Exercise Science Students Reach Out By Reaching In

Exercise Science students Lauren Donovan, facing at left, and Mike Fiume, right, work with a student from CES during the recent field day.

Exercise Science students Lauren Donovan, facing at left, and Mike Fiume, right, work with a student from CES during the recent field day.

News Story: May 1, 2012

There’s nothing quite like a hands-on learning experience to demonstrate to students the challenges – and joys – that await them after graduation. That future looks very exciting for Sacred Heart University students in Dr. Valerie Wherley’s Pediatric Exercise Science class (EX 320), who recently completed a field service learning project at the Cooperative Educational Services (CES) School in Trumbull.

Wherley is clinical assistant professor and clinical education coordinator for the Exercise Science program at Sacred Heart. Students in her Exercise Science class coordinate and conduct a physical activity “field day” at CES, which serves youth from middle school to high school who are clinically diagnosed on the autistic spectrum, as well as challenged with intellectual or emotional disabilities.

The field day, which is conducted in the school’s gymnasium, includes many different activities targeting the students’ physical abilities, such as agility, flexibility, hand-eye coordination and strength. The event was led by two members of the Thomas More School of Honors, Sarah Burkart and Stephanie Walters, who worked with Kevin McGlone, CES’ adaptive physical education teacher.

“The Exercise Science Department has been working collaboratively with CES for close to a decade and provides a wonderful opportunity for undergraduate students to participate in comprehensive, hands-on service learning,” said Wherley. “This particular program is truly special, as our students receive – and provide – the gift of implementing physical activity for kids on the autism spectrum. Our undergraduates coordinate this effort, get fellow students involved and then implement the program. It’s typically an excellent experience, gives back to the community and offers exceptional learning for everyone involved.”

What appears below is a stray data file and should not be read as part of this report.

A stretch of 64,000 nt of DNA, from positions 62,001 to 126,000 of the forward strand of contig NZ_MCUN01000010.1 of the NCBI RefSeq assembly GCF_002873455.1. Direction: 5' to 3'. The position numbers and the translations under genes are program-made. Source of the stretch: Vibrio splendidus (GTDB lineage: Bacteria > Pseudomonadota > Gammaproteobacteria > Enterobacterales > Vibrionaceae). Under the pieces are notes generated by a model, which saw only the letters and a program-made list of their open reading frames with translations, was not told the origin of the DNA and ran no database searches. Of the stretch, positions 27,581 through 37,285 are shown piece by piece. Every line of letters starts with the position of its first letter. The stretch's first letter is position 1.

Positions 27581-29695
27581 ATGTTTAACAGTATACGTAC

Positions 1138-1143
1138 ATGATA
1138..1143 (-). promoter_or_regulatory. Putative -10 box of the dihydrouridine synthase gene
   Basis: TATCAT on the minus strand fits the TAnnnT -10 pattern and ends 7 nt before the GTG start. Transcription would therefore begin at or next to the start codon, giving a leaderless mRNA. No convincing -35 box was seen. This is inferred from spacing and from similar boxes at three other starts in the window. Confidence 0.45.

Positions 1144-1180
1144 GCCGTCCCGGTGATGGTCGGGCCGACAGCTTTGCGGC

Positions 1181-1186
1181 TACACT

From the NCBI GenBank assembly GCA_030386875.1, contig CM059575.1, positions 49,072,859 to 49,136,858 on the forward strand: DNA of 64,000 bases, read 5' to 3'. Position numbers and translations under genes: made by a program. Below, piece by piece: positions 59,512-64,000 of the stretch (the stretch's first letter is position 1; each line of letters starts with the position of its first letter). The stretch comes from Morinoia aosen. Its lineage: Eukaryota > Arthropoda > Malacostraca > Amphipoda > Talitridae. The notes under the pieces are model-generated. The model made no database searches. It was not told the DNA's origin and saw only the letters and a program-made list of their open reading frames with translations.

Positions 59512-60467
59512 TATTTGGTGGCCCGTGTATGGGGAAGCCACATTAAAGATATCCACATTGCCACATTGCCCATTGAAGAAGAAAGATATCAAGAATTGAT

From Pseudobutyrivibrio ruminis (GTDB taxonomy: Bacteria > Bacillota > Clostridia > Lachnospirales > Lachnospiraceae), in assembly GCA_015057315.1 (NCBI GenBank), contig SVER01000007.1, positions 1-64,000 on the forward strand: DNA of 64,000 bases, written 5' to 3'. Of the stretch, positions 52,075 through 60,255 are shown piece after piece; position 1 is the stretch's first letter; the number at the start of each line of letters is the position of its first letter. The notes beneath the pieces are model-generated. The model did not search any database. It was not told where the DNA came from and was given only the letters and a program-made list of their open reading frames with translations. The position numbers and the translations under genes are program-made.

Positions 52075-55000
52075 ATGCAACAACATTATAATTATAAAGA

One of the two student coordinators, Stephanie Walters, says she’s always enjoyed working with children, found the project very exciting and anticipates continuing down that career path.

“For Dr. Wherley’s class, we need to complete 20 hours of field work/service learning over the course of the semester,” Walters explained. “I chose CES because it offered a very different experience from working with a gym class at a typical elementary school. Kevin is an excellent teacher and allows the SHU students to take a very hands-on approach to our service learning. I worked with many of the students, helped them participate in gym during the semester and then we incorporated many of these activities into the field day.”

Walters, who plans to pursue post-graduate studies and earn a doctorate in physical therapy, was happy with the day’s success.  “All of the CES students who participated really enjoyed themselves. It was awesome to put a smile on their faces,” she said. “Working with Sarah (Burkart) to organize the field day, I learned to appreciate every small success.  Even if a particular student had trouble and needed to modify an activity to complete it, that they were able to accomplish it is a success in itself.”

Burkart echoed those sentiments. Her mom, she said, has been working with autistic children for many years, and Burkart has visited her at school since she was 12. Seeing the excitement on kids’ faces on field day was an incredible feeling. “These weren’t the activities they typically do during physical education class,” noted Burkart, who hopes to pursue a graduate degree in either physical therapy or occupational therapy after she completes her degree in Exercise Science at Sacred Heart. “They usually practice the same activity for weeks, but on field day they got to go through six different stations. It was so cool to see them not only enjoying the exercises, but also cheering for their classmates. It’s a great chance for us to teach these students with disabilities about physical activity and motor skills, but I feel like they teach me more than I could ever do for them. It is so easy to get involved and is such a rewarding feeling at the end of the day.”

According to McGlone, who’s been coordinating the CES field days for eight years, the Exercise Science students visit CES once a week for their service learning, and it’s a great experience and working relationship for everyone. “The CES population enjoys this interaction with the Sacred Hearts students and reacts very positively to the overall support and the field day experience,” McGlone said. “Group activities like these can be very challenging, and our students truly benefit from interacting, modeling behaviors, one-on-one time and this entire partnership. Under Professor Wherley’s guidance, the Sacred Heart students who visit us every semester are active, energetic and capable facilitators. This program gives them valuable learning that will help them in their careers and they can bring back to their classrooms. The only problem is that our kids really miss them when they’re gone.”